You may think that there’s no difference between offset and digital printing in terms of quality, but there is a difference between the two. Both have advantages, and yet knowing which one is better for your print project can save you time, money, and result in a better-quality print.
Offset printing uses aluminum plates to transfer your image onto a rubber sheet, which is then rolled onto a piece of paper. Historically, it was used as a cheaper way to reproduce artwork, and it is still widely used today, especially for newspapers and magazines. Since the ink isn’t directly transferred from the plates to the paper, the process is called “offset.”
Each metal plate is used for each colour and needs to be etched individually. This process makes setting up an offset print job very expensive and time-consuming. However, once an offset press is set up, it runs extremely efficiently and quickly. The reliability makes it an excellent choice when you need large quantities of prints and want the highest print quality possible.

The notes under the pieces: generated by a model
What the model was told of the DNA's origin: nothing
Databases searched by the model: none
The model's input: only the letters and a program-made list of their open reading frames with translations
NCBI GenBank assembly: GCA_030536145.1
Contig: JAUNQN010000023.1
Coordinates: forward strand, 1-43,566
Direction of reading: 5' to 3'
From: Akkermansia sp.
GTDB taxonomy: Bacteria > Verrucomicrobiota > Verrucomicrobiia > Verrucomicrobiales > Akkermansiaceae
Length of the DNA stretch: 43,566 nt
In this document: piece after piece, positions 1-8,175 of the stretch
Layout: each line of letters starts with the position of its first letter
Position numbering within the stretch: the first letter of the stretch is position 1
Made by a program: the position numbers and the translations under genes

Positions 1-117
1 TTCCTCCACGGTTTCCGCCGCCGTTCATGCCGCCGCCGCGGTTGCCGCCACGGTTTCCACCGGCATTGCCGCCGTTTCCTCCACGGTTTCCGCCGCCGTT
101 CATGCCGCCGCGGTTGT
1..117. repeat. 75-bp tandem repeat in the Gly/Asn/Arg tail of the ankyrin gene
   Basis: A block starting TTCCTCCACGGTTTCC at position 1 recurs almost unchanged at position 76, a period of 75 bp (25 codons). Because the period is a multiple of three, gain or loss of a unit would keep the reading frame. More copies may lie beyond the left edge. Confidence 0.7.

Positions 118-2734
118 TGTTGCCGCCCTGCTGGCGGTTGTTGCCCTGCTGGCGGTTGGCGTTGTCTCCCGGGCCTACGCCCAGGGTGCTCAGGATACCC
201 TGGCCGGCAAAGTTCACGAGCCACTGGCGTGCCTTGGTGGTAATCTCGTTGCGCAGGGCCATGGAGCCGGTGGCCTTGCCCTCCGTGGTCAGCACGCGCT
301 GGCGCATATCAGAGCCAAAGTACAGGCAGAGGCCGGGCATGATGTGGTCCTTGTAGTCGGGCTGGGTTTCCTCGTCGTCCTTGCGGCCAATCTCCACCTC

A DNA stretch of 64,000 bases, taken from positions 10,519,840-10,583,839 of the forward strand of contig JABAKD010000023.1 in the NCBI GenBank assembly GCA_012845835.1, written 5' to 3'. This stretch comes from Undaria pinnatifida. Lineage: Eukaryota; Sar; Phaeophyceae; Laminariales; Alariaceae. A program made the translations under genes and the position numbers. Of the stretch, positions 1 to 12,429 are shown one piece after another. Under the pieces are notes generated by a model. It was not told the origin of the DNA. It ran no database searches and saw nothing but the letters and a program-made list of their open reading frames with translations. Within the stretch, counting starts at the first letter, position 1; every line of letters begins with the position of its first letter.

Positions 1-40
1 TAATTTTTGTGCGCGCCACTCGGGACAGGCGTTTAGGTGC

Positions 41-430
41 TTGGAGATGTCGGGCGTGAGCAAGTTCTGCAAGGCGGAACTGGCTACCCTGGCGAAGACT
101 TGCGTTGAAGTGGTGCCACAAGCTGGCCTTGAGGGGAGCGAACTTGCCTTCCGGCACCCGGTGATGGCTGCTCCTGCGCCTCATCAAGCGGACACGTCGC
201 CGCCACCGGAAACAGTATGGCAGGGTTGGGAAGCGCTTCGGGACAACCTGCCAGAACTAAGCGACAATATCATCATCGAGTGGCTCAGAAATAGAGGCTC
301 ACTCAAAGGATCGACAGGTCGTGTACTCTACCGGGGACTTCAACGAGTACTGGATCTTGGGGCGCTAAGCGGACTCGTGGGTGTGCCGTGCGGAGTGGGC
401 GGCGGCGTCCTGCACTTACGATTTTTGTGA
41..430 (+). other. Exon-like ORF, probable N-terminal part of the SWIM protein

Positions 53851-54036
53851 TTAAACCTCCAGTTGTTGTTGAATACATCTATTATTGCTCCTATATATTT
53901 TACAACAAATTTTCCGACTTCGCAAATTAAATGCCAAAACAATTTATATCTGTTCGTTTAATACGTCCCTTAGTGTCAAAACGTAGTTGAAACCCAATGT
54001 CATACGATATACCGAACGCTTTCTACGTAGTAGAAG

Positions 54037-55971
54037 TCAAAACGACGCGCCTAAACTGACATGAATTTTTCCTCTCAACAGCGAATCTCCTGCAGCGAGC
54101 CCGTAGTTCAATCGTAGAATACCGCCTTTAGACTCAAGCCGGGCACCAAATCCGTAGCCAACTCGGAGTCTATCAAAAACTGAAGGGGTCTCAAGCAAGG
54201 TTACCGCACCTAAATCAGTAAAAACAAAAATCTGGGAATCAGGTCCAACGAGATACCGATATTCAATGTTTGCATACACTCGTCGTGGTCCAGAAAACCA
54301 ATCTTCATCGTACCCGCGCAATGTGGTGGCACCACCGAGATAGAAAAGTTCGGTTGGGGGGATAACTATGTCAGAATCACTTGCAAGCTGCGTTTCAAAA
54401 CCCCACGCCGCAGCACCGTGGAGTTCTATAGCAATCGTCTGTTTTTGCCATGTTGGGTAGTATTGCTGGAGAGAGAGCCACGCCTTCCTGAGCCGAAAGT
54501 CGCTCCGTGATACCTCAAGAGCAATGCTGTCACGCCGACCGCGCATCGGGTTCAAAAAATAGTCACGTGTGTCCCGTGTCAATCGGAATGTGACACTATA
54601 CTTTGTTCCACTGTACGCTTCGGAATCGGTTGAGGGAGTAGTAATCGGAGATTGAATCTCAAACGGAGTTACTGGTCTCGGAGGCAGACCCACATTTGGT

Digital printing applies ink directly to the paper. It does this by using electrostatic rollers to apply ink or toner to the paper. Each roller, or drum, corresponds to one colour and uses an electrostatic charge to attract the ink or toner, which is then applied to the paper. The colour is fused to the paper using heat, and the final image is then released from the printer.
Since digital printing uses electronic information and doesn’t need to etch the image on the roller, it’s typically much easier to set up and execute. This process makes it perfect for shorter runs.
Both digital and offset printing have their place in the printing world, and you can choose which to use depending mainly on your needs.
When asking which one is better, you need to consider whether you are planning on printing large volumes of thousands of copies, or whether your quantity is smaller.
Offset printing makes sense if you’re printing massive amounts of copies and want the highest print quality possible. Digital printing makes much more sense if you’re printing small batches, especially as the quality of digital printing continues to improve.